Mr Wells Jnr said he nearly dropped to his knees when he heard on the news that the body of Mr O'Brien had been found. "I'm here as I genuinely want that family [O'Brien's] to get justice," he told gardaí.

It's barbaric and disgusting that his family will have to bury him in pieces

A stag party was arranged for Mr Wells Jnr and everyone travelled to Latvia on January 22, the court has heard. The accused said his father kept getting his other son to look up RTE news on the plane to see what was being said about Mr O'Brien.

The accused said his father made sounds and imitated the motions of a chainsaw one night on the stag. "I thought it was very inappropriate," said the accused.

The accused said he asked his father to hand himself into gardaí but Wells Snr said it wouldn't be long until they got him for the murder of Mr O'Brien. "He tried to say sorry for what he had done but said he had no choice," said Mr Wells Jnr.

In relation to the chainsaw, the accused said he could see staining and a piece of brown meat on it, which he thought was dog meat.

"I genuinely didn't try to hinder the investigation. I thought my dad was trying to set me up and I just panicked," he told gardaí.

In cross-examination, Det. Sgt Padraig Cleary agreed with defence counsel Damien Counsel SC that it was quite obvious the accused was troubled in the garda station.

Following his voluntary interview, Mr Wells Jnr was arrested on February 6 on suspicion of murdering Mr O'Brien with a firearm. He told gardaí that he knew about about the death of Mr O'Brien from what was on the news and then from the strange behaviour of his father.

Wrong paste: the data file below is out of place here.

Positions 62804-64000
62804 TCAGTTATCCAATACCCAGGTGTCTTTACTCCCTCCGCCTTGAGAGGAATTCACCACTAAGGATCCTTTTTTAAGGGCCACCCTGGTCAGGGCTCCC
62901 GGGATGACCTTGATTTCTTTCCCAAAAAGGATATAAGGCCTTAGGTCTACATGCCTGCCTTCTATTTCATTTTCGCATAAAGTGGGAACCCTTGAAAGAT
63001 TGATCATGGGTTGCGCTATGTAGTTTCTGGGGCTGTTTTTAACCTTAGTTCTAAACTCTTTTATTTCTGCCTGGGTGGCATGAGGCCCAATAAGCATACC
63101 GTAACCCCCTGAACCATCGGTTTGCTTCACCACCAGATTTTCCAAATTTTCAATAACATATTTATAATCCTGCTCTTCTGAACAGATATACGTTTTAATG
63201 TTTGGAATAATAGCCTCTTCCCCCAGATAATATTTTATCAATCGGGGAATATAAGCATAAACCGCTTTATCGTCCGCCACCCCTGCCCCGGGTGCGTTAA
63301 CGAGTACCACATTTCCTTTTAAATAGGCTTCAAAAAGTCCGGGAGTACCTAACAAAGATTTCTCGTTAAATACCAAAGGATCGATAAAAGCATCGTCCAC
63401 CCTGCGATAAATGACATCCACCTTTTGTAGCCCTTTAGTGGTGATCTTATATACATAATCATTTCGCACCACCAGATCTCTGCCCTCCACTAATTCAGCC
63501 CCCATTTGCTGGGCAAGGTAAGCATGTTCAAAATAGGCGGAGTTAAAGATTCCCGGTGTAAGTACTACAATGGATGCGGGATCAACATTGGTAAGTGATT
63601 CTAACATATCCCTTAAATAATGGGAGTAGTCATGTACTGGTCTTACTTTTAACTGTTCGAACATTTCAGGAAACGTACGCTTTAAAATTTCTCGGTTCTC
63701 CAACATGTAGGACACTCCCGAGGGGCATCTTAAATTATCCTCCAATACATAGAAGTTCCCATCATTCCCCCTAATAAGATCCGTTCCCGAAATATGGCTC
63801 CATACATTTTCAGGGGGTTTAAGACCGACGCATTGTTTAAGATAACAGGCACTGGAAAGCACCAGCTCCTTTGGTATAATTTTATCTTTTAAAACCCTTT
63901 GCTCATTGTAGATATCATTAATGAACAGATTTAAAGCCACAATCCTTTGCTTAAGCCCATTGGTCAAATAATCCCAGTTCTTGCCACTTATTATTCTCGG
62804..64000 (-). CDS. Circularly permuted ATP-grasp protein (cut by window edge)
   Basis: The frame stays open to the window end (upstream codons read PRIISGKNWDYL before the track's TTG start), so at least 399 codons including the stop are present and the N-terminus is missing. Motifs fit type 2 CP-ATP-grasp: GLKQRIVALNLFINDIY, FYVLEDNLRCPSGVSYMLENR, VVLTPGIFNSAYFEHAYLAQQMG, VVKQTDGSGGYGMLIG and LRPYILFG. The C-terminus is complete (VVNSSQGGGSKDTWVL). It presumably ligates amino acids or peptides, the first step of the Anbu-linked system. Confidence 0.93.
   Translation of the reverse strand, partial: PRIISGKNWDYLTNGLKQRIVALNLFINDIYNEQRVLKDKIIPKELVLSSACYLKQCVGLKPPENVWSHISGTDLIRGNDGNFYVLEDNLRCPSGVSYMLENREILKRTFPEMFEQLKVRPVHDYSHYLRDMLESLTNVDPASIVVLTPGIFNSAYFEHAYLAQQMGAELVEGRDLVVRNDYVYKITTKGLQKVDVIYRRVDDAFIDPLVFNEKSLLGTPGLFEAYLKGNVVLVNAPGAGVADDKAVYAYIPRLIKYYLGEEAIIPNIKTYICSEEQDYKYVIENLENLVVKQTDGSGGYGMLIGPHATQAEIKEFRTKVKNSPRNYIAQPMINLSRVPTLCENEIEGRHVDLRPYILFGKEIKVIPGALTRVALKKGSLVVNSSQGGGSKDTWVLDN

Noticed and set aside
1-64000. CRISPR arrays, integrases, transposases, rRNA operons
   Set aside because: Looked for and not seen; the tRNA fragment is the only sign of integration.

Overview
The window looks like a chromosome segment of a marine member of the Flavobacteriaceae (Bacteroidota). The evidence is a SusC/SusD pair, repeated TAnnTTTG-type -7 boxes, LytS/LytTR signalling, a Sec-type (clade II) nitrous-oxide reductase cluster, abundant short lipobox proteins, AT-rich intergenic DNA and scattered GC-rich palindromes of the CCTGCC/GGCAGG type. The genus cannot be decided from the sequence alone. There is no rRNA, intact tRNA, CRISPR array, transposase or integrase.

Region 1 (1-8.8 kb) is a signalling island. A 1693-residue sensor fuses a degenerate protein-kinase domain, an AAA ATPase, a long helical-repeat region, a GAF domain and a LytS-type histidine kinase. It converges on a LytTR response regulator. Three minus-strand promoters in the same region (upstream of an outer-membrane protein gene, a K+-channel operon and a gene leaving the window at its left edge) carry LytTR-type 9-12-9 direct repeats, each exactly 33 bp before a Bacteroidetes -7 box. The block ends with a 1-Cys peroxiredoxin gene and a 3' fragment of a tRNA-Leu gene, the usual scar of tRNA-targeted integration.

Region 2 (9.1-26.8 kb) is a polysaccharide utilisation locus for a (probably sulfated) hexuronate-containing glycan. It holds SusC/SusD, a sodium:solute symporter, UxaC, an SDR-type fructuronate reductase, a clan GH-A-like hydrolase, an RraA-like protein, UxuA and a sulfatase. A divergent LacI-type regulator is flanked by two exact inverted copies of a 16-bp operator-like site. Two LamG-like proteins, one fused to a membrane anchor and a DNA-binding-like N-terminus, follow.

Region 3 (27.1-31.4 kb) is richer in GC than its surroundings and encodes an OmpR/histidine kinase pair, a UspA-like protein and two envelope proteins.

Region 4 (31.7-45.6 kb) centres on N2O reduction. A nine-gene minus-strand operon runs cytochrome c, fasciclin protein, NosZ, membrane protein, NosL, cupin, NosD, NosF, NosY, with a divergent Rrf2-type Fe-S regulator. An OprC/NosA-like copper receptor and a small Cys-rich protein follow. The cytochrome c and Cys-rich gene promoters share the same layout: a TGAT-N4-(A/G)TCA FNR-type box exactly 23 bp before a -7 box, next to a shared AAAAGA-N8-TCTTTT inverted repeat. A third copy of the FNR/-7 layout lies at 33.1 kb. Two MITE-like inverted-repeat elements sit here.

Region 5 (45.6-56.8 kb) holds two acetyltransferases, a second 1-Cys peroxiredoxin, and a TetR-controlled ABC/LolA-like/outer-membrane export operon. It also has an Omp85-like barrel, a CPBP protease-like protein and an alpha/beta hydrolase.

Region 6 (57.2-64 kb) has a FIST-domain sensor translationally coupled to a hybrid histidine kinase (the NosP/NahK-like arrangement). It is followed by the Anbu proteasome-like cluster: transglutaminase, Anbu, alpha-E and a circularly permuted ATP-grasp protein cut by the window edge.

Deputy State Pathologist Dr Michael Curtis told Mr Bowman that he carried out a post-mortem on the deceased and it appeared that the dismemberment of Mr O'Brien had been done with "a high-speed mechanical saw".

He testified that a Tesco carrier bag contained the skull and two bricks. The head had appeared to contain metallic fragments.

He found a bullet entrance wound on the back of the head. He explained that gas from the discharge had entered the tissue and had caused the skull to balloon outwards.

The brain had been extremely traumatised and the skull bones were extensively shattered, he said. He concluded that Mr O'Brien's death had been caused by a gun shot wound to the head.

Mr Wells Junior, with an address at Beatty Park, Celbridge, Co. Kildare, has pleaded not guilty to disposing of a chainsaw motor at a time unknown between January 19 and 20, 2016 in Co. Kildare and not guilty to disposing of a chainsaw blade and chain on January 20, 2016 in the same location.

Paul Wells Senior, of Barnamore Park, Finglas in Dublin 11 was jailed for life last year having been found guilty of murdering Kenneth O'Brien at his home in Finglas on January 15 or 16, 2016.

The prosecution has alleged that the accused, who endured a "life of hardship" under his father, dumped parts of the chainsaw in The Curragh, knowing at the time that his father had taken a life.

The trial resumes tomorrow before Ms Justice Carmel Stewart and a jury of six men and six women.